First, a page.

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FORTH programmers - "prickly" vs "gooey"

I've been casually following the recent thread "Renaissance of 
Forth". Also I'm investigating using Tcl/Tk and was referred to 
Clift Flynt's  _Tcl/Tk - A Developer's Guide_ . In his preface 
classifies programmers as  "prickly" or "gooey" in their 
development style. Abusing his classification somewhat that might 
be rephrased as "rigidly formal" vs "casual friday".

I think some of the clashes on clf might be due to FORTH being 
useful to those in both camps. Mr. Flynt points out that good 
programmers go back and forth between the two views as 
circumstances dictate.

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rowlett (414)
4/2/2011 7:36:57 PM
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On Apr 2, 3:36=A0pm, Richard Owlett <rowl...@pcnetinc.com> wrote:
> I think some of the clashes on clf might be due to FORTH
> being useful to those in both camps.

In what sense are prickly/gooey rigid/flexible formal/casual pragmatic/
idealistic distinctions demonstrated here, and how do you see those
distinctions leading to "clashes"?  Care to offer a concrete example,
citing two (or more) people involved in a single "clash", how you
divide them into these categories, and how those distinctions lead to
the "clash"?

There are certainly different perspectives here that can be broken
into categories like professional/hobbyist, experienced/novice, and
academic/industrial.  And you could go further, diving into things
like preferred paradigms (procedural/functional/other), development
style (structured/chaotic), how well one understands how the language
is implemented, abstraction level, number of languages one can express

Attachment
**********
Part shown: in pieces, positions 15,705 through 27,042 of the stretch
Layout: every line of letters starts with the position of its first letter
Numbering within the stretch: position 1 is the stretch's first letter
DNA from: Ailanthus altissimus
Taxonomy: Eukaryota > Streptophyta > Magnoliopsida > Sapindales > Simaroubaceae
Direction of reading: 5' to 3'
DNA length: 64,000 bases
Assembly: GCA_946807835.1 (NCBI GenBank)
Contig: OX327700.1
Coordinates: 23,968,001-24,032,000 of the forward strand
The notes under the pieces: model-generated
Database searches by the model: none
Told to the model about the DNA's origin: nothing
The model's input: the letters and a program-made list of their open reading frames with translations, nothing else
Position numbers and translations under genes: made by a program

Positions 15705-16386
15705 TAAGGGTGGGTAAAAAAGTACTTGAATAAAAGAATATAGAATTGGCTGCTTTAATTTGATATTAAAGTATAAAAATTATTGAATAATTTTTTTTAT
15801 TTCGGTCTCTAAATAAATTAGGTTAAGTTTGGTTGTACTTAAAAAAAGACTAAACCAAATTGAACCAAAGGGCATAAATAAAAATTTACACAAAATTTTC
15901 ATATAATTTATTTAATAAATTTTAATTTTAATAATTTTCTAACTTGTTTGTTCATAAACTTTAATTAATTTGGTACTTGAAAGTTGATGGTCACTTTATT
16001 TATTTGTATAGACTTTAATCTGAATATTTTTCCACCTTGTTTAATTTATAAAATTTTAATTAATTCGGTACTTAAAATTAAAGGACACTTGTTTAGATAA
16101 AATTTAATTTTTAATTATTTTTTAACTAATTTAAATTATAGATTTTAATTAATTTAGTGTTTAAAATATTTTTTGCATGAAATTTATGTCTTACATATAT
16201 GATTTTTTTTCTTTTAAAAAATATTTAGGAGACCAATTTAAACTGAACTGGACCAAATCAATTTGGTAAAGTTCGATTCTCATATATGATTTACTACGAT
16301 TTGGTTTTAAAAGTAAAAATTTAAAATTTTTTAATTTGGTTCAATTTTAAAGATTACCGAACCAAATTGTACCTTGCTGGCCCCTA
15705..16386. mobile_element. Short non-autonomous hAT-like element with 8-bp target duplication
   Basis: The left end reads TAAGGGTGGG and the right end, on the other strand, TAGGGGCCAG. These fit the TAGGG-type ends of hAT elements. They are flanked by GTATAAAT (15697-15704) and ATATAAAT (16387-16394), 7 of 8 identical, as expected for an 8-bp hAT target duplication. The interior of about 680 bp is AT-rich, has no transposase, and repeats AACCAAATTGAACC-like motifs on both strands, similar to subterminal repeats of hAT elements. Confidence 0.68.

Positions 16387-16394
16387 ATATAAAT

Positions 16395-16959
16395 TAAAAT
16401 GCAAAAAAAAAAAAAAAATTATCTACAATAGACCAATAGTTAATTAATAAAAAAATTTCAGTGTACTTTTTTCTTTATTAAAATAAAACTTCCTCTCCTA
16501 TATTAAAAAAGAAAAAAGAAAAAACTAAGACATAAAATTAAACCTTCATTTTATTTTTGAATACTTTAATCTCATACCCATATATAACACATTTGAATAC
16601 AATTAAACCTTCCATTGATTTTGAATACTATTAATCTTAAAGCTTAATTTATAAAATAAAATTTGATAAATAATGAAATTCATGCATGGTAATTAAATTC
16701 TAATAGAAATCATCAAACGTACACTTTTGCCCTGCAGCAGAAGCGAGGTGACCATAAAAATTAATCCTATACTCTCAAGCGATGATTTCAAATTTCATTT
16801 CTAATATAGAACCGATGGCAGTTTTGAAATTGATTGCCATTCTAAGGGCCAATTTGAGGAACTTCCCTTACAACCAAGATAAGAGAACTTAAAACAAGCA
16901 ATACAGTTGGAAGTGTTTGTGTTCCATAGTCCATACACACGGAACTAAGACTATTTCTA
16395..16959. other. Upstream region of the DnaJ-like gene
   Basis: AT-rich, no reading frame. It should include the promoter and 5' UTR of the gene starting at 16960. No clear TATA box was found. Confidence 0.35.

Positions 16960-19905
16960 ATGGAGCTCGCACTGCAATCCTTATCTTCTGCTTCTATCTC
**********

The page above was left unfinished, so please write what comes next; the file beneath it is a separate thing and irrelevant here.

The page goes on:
ideas in, etc.

> Mr. Flynt points out that good programmers go back and
> forth between the two views as circumstances dictate.

Yes, but I would take this beyond the vague prickly/gooey distinction
and take it to *every* distinction.
0
4/2/2011 9:44:24 PM
John Passaniti wrote:
> On Apr 2, 3:36 pm, Richard Owlett<rowl...@pcnetinc.com>  wrote:

[But first reinsert snipped text - context can be every thing ;]
"I've been casually following the recent thread "Renaissance of 
Forth". Also I'm investigating using Tcl/Tk and was referred to 
Clift Flynt's  _Tcl/Tk - A Developer's Guide_ . In his preface 
classifies programmers as  "prickly" or "gooey" in their 
development style. Abusing his classification somewhat that might 
be rephrased as "rigidly formal" vs "casual friday". "


>> I think some of the clashes on clf might be due to FORTH
>> being useful to those in both camps.
>
> In what sense are prickly/gooey rigid/flexible formal/casual pragmatic/
> idealistic distinctions demonstrated here, and how do you see those
> distinctions leading to "clashes"?  Care to offer a concrete example,
> citing two (or more) people involved in a single "clash", how you
> divide them into these categories, and how those distinctions lead to
> the "clash"?

I tried Amazon to see if they had the preface available, but both 
times site started to display preview material but just withered 
away. [He references Alan watts, _The Book: On the Taboo Against 
Knowing Who You Are_ as source for his usage of terms "prickly" / 
"gooey".]

I remember one from several years ago with me on one side and I 
don't remember who on the other side. I had "rediscovered" FORTH, 
not having looked at since the days of Byte's special issue. My 
learning style is to solve an actual problem of interest. I had 
working prototype, in BASIC IIRC. I attempted it in FORTH. It was 
going well. The FORTH solution was cleaner. But I was stuck on 
one point. The input data was only in a text file over which I 
had no control. So I had a parsing problem. Easily solved in 
BASIC. So I posed a "parsing question" on clf and got told I was 
using "wrong language/tool/..."

>
> There are certainly different perspectives here that can be broken
> into categories like professional/hobbyist, experienced/novice, and
> academic/industrial.  And you could go further, diving into things
> like preferred paradigms (procedural/functional/other), development
> style (structured/chaotic), how well one understands how the language
> is implemented, abstraction level, number of languages one can express
> ideas in, etc.

I think all your perspectives are ~ orthogonal to what Mr.Flynt 
was saying. "Right brain" vs "left brain" might be closer.

>
>> Mr. Flynt points out that good programmers go back and
>> forth between the two views as circumstances dictate.
>
> Yes, but I would take this beyond the vague prickly/gooey distinction
> and take it to *every* distinction.

No.

0
rowlett (414)